By applying their 'nanoconcentrator' concept of functionalized self-assembled nanospheres to a ruthenium-based water oxidation catalyst, researchers from the University of Amsterdam's Van 't Hoff Institute for Molecular Sciences (HIMS) have been able to enhance the catalyst's rate by two orders of magnitude. The team led by Professor Joost Reek expects this new strategy to enable more efficient devices for artificial photosynthesis. The results have been published by the journal Angewandte Chemie International Edition.
Renewable fuel generation is of crucial importance for the energy transition required to meet the climate goals for 2030 and 2050. For the generation of such solar fuels, by artificial photosynthesis or via power to fuel approaches, the electrochemical splitting of water to obtain oxygen and hydrogen is a crucial step. To do this efficiently, suitable catalysts that enable rapid catalysis at low overpotentials are required.
In the past decades, chemists have developed molecular water oxidation catalysts based on various transition metals (Ru, Ir, Cu, Fe, and Ni). In particular ruthenium-based catalysts perform very well in terms of activity, low overpotential and stability. However, they lose their excellent performance under the typical dilute catalyst concentrations used for electrocatalytic processes.
To be able to use the full potential of the ruthenium water splitting catalysts under these conditions, the Amsterdam researchers have now applied their concept of a 'nanoconcentrator'. It was inspired by the working principles of natural enzymes that bind molecules in well-defined pockets close to their active sites, facilitating highly efficient transformations by pre-organisation of crucial components. The Reek group mimics this enzymatic behaviour with synthetic self-assembling nanospheres, functionalized with guanidine binding sites to accommodate multiple active catalyst centers per nanosphere.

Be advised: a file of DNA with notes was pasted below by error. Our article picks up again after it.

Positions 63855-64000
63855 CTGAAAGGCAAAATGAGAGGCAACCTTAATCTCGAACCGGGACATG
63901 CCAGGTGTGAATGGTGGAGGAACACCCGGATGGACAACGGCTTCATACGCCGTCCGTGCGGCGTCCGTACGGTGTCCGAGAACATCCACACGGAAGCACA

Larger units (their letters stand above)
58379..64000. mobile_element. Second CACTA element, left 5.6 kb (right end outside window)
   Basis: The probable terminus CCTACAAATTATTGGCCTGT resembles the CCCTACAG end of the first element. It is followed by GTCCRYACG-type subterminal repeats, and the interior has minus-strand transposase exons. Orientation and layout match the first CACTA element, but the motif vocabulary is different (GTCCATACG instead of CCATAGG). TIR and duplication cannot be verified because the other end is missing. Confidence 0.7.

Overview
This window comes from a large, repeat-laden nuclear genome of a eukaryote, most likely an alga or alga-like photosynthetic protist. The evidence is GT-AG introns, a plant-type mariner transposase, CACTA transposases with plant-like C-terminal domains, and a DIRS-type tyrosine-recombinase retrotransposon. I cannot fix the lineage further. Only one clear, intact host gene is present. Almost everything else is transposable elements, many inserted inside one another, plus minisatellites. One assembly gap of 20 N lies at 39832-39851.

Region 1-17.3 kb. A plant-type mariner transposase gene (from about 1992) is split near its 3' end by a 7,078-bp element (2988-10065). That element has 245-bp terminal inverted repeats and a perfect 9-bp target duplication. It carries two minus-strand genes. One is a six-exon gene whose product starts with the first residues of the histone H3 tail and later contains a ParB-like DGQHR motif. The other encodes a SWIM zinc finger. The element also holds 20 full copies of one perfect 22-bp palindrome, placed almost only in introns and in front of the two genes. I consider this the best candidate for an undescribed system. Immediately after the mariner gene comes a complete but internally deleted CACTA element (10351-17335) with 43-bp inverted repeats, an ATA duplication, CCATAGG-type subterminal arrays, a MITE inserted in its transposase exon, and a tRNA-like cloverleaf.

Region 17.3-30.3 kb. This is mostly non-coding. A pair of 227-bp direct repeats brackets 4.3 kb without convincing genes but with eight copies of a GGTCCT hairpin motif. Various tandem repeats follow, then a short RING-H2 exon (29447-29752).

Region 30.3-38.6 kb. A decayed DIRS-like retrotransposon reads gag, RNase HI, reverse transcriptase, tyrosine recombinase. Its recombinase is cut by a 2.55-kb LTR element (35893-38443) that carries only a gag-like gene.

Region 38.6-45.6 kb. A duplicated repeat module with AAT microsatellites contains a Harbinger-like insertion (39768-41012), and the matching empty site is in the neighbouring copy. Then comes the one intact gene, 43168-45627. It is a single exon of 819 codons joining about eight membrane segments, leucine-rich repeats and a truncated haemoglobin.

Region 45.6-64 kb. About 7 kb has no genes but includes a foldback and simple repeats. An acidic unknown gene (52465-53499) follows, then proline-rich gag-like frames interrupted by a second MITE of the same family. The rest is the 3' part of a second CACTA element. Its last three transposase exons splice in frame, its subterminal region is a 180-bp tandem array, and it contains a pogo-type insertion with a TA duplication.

In their publication, which has just been accepted by Angewandte Chemie International Edition, the researchers present a modified ruthenium water splitting catalyst complex capable of binding to the guanidine sites. Their research shows that up to twelve catalyst complexes can be accommodated per nanosphere, thus enhancing the concentration of a diluted solution of 2.5 × 10-5 M to a local concentration of 0.54 M. This results in a two-orders of magnitude increase in the rate of electrochemical water oxidation by the ruthenium catalyst.
By combining experimental and spectroscopic data with molecular dynamics simulations, the researchers were able to elucidate the reaction mechanism of the catalyzed water splitting in their nanospheres. They conclude it includes the coupling of two metal-oxyl radicals (a so-called I2M mechanism) and show that at very high local concentrations the reaction rate is no longer dependent on this radical coupling step, thus effectively eliminating the diffusion limitations that occur at very low overall catalyst concentrations.
Furthermore, since solubility limitations and other practical issues would not allow to perform electrocatalysis in the higher concentration regime, their supramolecular nanoconcentrator strategy represents an important new tool to maximize catalyst efficiency by controlling the reaction mechanism. It also provide new tools to study the mechanism of electrocatalytic conversions.
The research is part of UvA's research priority area Sustainable Chemistry and was funded through Joost Reek's ERC Advanced Grant in 'Nature Inspired Transition Metal Catalysis'.
Fengshou Yu, David Poole III, Simon Mathew, Ning Yan, Joeri Hessels, Nicole Orth, Ivana Ivanović-Burmazović and Joost N. H. Reek: Control over Electrochemical Water Oxidation Catalysis by Preorganization of Molecular Ruthenium Catalysts in Self‐Assembled Nanospheres. Angewandte Chemie International Edition, accepted. DOI:10.1002/anie.201805244